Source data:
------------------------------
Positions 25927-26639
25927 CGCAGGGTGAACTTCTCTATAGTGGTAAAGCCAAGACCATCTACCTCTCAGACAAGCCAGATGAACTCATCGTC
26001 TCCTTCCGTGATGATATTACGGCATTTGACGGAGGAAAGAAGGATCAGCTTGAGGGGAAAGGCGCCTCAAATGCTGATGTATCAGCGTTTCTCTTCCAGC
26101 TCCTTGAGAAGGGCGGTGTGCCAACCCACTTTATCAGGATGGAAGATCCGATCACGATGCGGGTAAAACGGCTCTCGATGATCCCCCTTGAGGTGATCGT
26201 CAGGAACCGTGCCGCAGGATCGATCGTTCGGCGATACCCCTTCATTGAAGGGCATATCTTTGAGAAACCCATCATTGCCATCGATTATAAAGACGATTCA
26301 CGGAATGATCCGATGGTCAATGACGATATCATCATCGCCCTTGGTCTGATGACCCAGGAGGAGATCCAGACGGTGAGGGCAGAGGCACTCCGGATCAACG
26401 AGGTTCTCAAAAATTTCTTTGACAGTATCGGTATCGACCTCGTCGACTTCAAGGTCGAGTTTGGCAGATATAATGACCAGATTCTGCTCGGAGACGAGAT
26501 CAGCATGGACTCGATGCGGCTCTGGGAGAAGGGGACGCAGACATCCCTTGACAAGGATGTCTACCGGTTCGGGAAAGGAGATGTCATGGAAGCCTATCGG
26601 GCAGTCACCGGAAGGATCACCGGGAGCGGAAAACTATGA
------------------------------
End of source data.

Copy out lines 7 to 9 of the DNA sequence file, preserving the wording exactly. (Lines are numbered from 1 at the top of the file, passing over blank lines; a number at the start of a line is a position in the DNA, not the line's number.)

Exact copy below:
26401 AGGTTCTCAAAAATTTCTTTGACAGTATCGGTATCGACCTCGTCGACTTCAAGGTCGAGTTTGGCAGATATAATGACCAGATTCTGCTCGGAGACGAGAT
26501 CAGCATGGACTCGATGCGGCTCTGGGAGAAGGGGACGCAGACATCCCTTGACAAGGATGTCTACCGGTTCGGGAAAGGAGATGTCATGGAAGCCTATCGG
26601 GCAGTCACCGGAAGGATCACCGGGAGCGGAAAACTATGA